It is with those things in mind that in today’s post we turn our attention to Romans 13.

Romans 13

Now we get to Romans 13. For starters, here’s the text of Romans 13:1-7. As you read this, lets’ remind ourselves what perspective we are reading this from. We are not reading this as citizens under the authority of government. We are reading this as civil magistrates casting our votes for how the government will rule. We must ask ourselves, what does Romans 13 reveal about how God wants me to govern?

Let every person be subject to the governing authorities. For there is no authority except from God, and those that exist have been instituted by God. (2) Therefore whoever resists the authorities resists what God has appointed, and those who resist will incur judgment. (3) For rulers are not a terror to good conduct, but to bad. Would you have no fear of the one who is in authority? Then do what is good, and you will receive his  approval, (4) for he is God’s servant for your good. But if you do wrong, be afraid, for he does not bear the sword in vain. For he is the servant of God, an avenger who carries out God’s wrath on the wrongdoer. (5) Therefore one must be in subjection, not only to avoid God’s wrath but also for the sake of conscience. (6) For because of this you also pay taxes, for the authorities are ministers of God, attending to this very thing. (7) Pay to all what is owed to them: taxes to whom taxes are owed, revenue to whom revenue is owed, respect to whom respect is owed, honor to whom honor is owed.

Certainly I must be stretching the text to say that it contains commands that must be obeyed by the civil magistrate!

Continue reading Theology of Human Authority and Civil Government Part 3

Theology of Human Authority and Civil Government Part 2

Hi there. This is Part 2 of a 4 Part series on a Biblical Theology of Human Authority and Civil Government.

In Part 1, I laid the groundwork necessary to interact with this discussion adequately, noting that my opponents and I share critical common ground and that we need to properly contextualize Romans 13 if we are to understand what it means to us as we stand in the place of the civil magistrate in the voting booth.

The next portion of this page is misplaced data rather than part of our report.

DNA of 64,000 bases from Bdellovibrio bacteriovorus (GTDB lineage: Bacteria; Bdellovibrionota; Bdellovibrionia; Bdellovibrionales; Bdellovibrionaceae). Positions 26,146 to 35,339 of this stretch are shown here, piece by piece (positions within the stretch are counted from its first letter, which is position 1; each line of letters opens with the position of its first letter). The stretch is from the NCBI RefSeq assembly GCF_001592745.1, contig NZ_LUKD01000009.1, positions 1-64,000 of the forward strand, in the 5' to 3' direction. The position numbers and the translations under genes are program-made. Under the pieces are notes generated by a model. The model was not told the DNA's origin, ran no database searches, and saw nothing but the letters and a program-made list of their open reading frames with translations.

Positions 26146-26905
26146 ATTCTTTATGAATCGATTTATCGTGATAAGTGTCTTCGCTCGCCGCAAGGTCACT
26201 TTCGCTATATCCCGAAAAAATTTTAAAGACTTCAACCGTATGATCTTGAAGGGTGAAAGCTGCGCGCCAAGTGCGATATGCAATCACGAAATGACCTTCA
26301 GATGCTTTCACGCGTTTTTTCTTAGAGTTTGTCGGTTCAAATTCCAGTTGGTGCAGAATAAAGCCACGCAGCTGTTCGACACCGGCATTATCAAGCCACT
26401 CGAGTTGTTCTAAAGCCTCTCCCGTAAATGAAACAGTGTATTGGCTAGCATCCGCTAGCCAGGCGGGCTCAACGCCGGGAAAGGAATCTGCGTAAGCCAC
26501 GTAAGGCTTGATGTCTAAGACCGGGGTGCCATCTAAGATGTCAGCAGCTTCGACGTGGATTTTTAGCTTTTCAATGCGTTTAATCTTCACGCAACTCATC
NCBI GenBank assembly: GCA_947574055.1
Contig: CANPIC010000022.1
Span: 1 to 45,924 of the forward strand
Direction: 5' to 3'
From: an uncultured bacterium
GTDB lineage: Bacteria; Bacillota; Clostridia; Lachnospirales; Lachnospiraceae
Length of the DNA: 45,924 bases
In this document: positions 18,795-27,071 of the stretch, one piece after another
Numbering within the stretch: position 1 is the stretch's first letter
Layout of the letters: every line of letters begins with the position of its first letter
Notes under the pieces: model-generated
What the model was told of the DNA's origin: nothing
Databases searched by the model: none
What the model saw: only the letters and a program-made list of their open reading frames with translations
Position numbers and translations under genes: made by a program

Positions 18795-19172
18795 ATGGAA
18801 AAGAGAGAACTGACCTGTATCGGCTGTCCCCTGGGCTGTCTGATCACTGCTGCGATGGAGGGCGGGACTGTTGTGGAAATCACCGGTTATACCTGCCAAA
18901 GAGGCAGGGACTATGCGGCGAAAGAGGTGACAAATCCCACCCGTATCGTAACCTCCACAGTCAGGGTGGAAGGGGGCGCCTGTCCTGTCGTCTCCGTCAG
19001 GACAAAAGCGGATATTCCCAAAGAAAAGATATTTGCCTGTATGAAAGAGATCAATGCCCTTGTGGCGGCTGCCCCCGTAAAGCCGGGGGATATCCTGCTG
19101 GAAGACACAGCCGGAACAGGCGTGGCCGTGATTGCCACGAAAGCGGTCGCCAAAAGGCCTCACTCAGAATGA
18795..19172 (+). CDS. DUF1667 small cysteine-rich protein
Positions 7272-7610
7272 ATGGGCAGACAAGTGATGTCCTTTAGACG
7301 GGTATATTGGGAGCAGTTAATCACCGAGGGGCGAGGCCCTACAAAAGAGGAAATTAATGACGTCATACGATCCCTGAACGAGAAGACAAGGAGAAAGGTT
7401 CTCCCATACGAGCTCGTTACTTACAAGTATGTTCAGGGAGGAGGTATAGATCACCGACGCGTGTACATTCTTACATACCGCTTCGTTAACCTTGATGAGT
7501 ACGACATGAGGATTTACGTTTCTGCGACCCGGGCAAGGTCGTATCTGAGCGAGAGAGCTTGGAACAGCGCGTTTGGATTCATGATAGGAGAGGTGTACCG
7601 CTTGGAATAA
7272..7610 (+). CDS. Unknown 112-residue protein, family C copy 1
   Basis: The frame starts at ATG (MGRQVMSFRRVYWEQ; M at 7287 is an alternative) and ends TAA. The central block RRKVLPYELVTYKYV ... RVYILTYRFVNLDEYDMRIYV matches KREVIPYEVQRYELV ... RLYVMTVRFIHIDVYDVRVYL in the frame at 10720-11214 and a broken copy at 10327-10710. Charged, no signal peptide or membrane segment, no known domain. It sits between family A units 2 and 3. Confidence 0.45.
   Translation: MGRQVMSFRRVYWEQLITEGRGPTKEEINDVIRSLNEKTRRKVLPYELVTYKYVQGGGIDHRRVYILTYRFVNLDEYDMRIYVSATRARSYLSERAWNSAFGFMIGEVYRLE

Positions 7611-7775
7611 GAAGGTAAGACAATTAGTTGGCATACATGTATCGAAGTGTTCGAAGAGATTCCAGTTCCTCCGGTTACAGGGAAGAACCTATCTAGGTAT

For that reason, we turn our attention in today’s post to a fundamental Biblical principle for all human ethics and consider how it applies to civil government.

The Foundational Principle of Human Ethics

As discussed in my previous post, I will get to Romans 13 and deal with it in-depth. However, in recognition of the fact that Romans 13, at least as traditionally understood, speaks to citizens, and we are interested in God’s mind as it pertains to civil magistrates, I want to first back up to determine if there are any foundation and universal principles we can glean from Scripture that will give us some parameters that we need to keep in mind.

Continue reading Theology of Human Authority and Civil Government Part 2

Theology of Human Authority and Civil Government Part 1

This is part 1 of a 4 part series on a Biblical Theology of Human Authority and Civil Government. This first post sets up the latter posts by introducing the topic and then laying some ground work. Please stay tuned for the next installments.

Introduction

I’ve found myself roped into several debates lately over political issues in which I have needed to defend my position as a Libertarian. This is partly because of my nature to debate things. I hope that nobody perceives me as an argumentative person, or as one who is arrogant or condescending. I suspect, however that such is the unfortunate case. In truth, while I do have to fight against these temptations, the stronger forces that drive me to debate are the strong conviction I have on these matters and the fact that I’m an optimist.

Yeah, I’m a bit of an optimist. I generally have a positive outlook on the nature of human discourse. I truly believe that if we can discuss things rationally, we can come to an understanding of the truth. This is not to place too much faith in human reason or ability, but rather in the authority of Scripture, which ought to be our rule, and in the power of the Holy Spirit to guide us in the process. That being said, when someone engages with me, I assume that they are genuinely curious and that they are truly interested in hearing my side of things. On that assumption, I seek to explain myself as fully, clearly and accurately as i can. I refuse to project ill will on another, insisting that the benefit of every doubt be given. When a question is asked, I assume an answer is expected. I therefore strive to give the best one I can.

However, things very often devolve, as is the nature of the Internet. Sometimes intentions are not noble. Sometimes discussions get hijacked. Sometimes we are limited by time and media. Whatever the reason it seems that I am rarely able to give a full and well-reasoned defense of things. This is what drives me here. I maintain my hope that when believers discuss these things and when their discussion is guided by the Word of God, they can come to a better understanding of the truth, and a better bond with each other, regardless of whether the go away agreeing. For our sure hope is founded not in the correctness of our political platform, but in the atoning sacrifice of Jesus Christ, his resurrection, and his promise of future glory.

To that end, I seek to lay before you my treatise on all things political.